Solar Power Recipients Share What Energy Savings Mean to Them

By Anna Sorokina, Investment Intern

It’s April – trees are budding, the sun is shining and powering those beautiful solar panels on rooftops. April is also an exciting time because it’s the official Earth Month and Financial Literacy Month. Sunwealth is all about combining finance and environmental impact because we know that solar isn’t just good for the planet; it can generate non-concessionary returns for investors and meaningful savings for energy recipients.

Our power purchasers and project hosts agree – savings on a monthly power bill is a major benefit and incentive for installing solar. In light of Financial Literacy Month, we spoke to a few energy recipients to find out what this money means to them.

Meet Olive and Alphonse Knight, Dorchester residents and climate activists, who participated in the Solar Access Program administered by Resonant Energy – with Sunwealth financing the project. The 6-kilowatt solar installation on the roof of their house may be small, but it will save the couple $520 per year as they are preparing for retirement.

“Today, every opportunity to save is important to us,” says Mrs. Knight. “Having solar on our roof is good for our budget, with the added bonus of helping us keep the earth green for our grandchildren and their children.”

For nearly 50 years, Mustard Seed Catholic Worker House has brought together a diverse community of volunteers to provide meals and support to Worcester residents in need. The organization operates a soup kitchen serving 80-200 meals a night and a food pantry providing food for individuals and families. The 11-kilowatt solar installation will provide Mustard Seed with close to $16,000 in energy savings over the system’s lifetime, helping the organization continue their work.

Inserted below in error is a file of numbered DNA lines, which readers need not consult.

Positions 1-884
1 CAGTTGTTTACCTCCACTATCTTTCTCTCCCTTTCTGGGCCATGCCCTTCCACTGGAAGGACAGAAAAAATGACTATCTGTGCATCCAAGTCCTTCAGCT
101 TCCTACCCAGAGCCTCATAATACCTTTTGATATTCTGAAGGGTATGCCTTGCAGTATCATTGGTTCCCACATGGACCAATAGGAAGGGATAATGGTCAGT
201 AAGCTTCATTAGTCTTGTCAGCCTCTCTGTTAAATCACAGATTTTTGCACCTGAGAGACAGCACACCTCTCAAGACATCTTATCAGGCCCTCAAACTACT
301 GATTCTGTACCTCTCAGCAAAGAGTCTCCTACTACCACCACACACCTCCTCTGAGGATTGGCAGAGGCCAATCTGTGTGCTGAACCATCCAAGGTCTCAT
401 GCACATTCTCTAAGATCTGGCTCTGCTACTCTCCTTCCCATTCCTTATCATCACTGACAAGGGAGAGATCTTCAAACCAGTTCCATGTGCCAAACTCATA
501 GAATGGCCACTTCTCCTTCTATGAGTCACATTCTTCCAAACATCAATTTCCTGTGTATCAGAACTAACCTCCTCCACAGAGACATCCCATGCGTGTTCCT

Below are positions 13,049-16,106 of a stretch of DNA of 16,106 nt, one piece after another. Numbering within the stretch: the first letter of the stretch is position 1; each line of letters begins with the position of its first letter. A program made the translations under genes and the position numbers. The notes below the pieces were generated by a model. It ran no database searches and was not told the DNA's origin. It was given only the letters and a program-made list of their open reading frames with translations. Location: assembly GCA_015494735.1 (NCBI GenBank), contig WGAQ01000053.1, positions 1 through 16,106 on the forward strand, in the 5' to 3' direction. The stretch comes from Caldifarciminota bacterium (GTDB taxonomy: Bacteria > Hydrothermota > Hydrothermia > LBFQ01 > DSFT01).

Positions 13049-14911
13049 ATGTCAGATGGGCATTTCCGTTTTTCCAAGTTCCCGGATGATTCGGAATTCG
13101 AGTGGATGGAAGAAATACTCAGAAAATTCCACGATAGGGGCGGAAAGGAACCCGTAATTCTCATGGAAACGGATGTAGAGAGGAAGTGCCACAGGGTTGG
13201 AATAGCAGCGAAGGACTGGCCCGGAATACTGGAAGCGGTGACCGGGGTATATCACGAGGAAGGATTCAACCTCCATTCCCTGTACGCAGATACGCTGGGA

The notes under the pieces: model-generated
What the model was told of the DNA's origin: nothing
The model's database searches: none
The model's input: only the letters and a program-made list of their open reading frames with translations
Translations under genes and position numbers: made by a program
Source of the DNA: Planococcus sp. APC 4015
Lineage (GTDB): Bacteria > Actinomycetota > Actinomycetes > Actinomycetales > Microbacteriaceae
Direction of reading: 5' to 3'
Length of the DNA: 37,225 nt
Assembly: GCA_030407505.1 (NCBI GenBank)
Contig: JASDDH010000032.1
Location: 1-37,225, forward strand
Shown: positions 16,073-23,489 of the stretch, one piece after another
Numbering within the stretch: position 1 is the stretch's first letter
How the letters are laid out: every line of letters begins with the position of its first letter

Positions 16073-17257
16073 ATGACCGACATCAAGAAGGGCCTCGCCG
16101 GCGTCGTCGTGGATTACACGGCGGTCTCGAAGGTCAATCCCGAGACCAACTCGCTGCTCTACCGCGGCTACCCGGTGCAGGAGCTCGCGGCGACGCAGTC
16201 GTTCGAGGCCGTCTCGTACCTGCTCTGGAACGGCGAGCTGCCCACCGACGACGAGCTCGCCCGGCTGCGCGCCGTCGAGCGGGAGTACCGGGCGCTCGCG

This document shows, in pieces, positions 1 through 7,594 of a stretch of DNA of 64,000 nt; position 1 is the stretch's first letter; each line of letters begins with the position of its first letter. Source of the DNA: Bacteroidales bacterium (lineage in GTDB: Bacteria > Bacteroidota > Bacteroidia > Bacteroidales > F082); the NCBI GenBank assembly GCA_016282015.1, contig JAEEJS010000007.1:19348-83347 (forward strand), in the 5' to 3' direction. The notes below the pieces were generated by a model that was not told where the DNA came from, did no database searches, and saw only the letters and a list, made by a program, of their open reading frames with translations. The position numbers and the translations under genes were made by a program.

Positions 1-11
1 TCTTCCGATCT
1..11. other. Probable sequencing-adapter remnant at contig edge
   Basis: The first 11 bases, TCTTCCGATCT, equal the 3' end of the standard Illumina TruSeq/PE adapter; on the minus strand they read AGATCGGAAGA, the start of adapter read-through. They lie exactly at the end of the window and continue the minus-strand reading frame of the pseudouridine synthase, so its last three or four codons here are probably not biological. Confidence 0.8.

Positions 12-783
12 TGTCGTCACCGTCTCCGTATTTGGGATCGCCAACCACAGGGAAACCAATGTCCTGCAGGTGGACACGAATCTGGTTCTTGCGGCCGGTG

“Energy savings will help defray costs we incur for items like paper goods, cleaning supplies, and food pantry items,” says Paula Bushey, treasurer at Mustard Seed. “We operate solely off donations and are grateful to have this additional money that we can use for our labor of love,” adds Michael Boover, the organization’s co-founder.

In taking a step to achieve its sustainability goals, the City of Somerville turned to Sunwealth to purchase solar power from four of our solar projects in and around Somerville – Windsor at Cambridge Park, Dorchester Bay Economic Development Corporation, Windsor at Maxwell’s Green, and Greentown Labs. This will help reduce the City’s dependency on fossil fuels and generate 2.15M in lifetime savings.

“What is exciting about these projects is that the City Council is going to use the energy savings to further other environmental initiatives in Somerville, like funding energy efficiency upgrades and buying Renewable Energy Credits,” says Oliver Sellers-Garcia, Director of Sustainability and Environment for the City of Somerville. “The sun gives us limitless energy and significant savings to keep making the city more sustainable.”

That’s right – if there is one takeaway we want folks to have from this Financial Literacy Month, it is that as the sun continues to generate abundant energy, installing solar remains a great way to save on monthly power expenses. (Who knew that financial literacy could benefit Earth Month?) No matter how small the project is, this money makes a positive difference in people’s lives – and we are proud to help make that impact.


About the Author

Anna Sorokina is an Investment Associate co-op at Sunwealth and a senior at Northeastern University. She is passionate about renewable energy and believes in the power of education, art, and personal action when it comes to our responsibility for Mother Earth.

Jon Abe